Jeff Weitzman
Guest
Jeff Weitzman
14 years 10 months ago

I agree with Dan and Jared, this isn’t close to instant. Let’s face it, the current state of entertainment availability has little to do with how consumers want to consume and everything to do with the feasibility of doing it any other way. As the technical hurdles fall away, we’re going to see a proliferation of distribution channels. Consumers will and should have many choices in how they want to receive video entertainment. In a digital world, the owners of that content have few obstacles to making the content available in as many ways as possible.

BTW Jared, you can download and burn a DVD of almost any TV show within hours of its airing, but the legality of doing so is, shall we say, questionable.

jared colautti
Guest
jared colautti
14 years 10 months ago

I agree with Don Raferty. This service will be a boon to niche collectors, but how big is that market?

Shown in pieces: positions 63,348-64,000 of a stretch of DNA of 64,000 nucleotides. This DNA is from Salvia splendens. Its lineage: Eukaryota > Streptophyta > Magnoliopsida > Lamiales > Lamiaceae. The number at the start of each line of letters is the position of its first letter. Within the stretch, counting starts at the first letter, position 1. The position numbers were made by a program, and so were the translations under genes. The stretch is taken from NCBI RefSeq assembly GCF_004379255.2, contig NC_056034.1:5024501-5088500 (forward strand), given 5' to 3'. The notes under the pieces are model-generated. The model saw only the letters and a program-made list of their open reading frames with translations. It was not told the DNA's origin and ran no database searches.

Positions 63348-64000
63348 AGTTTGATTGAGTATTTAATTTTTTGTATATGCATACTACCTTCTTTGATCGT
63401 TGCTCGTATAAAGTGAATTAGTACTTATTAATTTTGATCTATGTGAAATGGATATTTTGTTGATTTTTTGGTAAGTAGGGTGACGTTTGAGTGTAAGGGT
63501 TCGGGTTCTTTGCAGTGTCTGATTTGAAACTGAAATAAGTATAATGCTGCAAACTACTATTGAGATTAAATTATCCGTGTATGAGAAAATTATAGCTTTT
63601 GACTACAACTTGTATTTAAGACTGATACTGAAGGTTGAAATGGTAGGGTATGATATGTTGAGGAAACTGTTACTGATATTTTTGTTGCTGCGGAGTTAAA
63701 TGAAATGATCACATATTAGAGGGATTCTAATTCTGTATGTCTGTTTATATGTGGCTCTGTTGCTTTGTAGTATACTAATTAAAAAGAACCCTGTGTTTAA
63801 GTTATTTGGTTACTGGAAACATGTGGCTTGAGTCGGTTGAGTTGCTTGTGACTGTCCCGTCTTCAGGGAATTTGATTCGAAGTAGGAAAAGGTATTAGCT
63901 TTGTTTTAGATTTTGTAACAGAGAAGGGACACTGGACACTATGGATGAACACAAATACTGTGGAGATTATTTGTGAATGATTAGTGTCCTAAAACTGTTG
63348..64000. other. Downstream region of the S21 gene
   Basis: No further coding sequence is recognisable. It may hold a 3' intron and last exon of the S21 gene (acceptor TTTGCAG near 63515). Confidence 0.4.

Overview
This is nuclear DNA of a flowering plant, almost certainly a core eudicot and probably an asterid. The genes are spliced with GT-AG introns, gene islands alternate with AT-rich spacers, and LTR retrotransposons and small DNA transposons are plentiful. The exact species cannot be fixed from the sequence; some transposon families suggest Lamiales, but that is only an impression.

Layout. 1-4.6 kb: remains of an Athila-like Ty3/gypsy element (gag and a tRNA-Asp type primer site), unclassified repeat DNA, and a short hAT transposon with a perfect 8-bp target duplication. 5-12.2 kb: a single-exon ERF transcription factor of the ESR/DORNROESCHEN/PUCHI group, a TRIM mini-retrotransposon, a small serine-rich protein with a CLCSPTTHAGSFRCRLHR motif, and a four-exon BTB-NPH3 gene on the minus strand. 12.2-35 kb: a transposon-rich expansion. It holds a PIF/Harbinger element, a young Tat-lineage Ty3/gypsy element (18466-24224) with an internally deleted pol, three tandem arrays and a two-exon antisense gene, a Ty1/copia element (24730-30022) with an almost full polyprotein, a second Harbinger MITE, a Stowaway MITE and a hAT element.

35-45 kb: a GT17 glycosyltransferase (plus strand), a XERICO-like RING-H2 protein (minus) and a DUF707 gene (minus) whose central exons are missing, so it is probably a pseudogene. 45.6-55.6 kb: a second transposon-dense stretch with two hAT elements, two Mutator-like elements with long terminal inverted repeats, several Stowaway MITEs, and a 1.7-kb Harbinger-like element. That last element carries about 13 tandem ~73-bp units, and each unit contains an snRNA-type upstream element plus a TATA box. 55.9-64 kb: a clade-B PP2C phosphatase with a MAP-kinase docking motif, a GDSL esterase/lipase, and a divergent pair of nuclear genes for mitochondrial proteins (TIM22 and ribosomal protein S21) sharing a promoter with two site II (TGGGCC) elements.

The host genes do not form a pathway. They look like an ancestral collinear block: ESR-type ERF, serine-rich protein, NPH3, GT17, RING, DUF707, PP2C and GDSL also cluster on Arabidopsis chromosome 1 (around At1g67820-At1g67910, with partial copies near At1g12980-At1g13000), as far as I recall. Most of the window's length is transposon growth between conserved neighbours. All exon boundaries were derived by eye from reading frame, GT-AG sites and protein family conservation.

I’m still waiting for the next stage of the evolution: Where I can download TV shows and movies in a format that allows me to burn a DVD and watch it using a conventional DVD player and television.

Bernie Slome
Guest
Bernie Slome
14 years 10 months ago

Whether CustomFlix is trying to build demand or fill the need for instant gratification, it is a brilliant move. With DVR & TiVo & VCRs all competing for business, CustomFlix has thrown their hat into the ring. While many will use the aforementioned devices, there are others who will forget or are away or are lazy. CustomFlix will appeal to them. Additionally, since they won’t be stocking any products or custom making them, it is a add-on service. It gives the appearance of being customer-centric. And by making this deal and announcement, it gives them free publicity. Excellent move!

wpDiscuz

Take Our Instant Poll

What level of consumer interest do you see for on-demand media programming sold through retail outlets such as Apple’s iPod service and CustomFlix DVDs on Amazon.com?

View Results

Loading ... Loading ...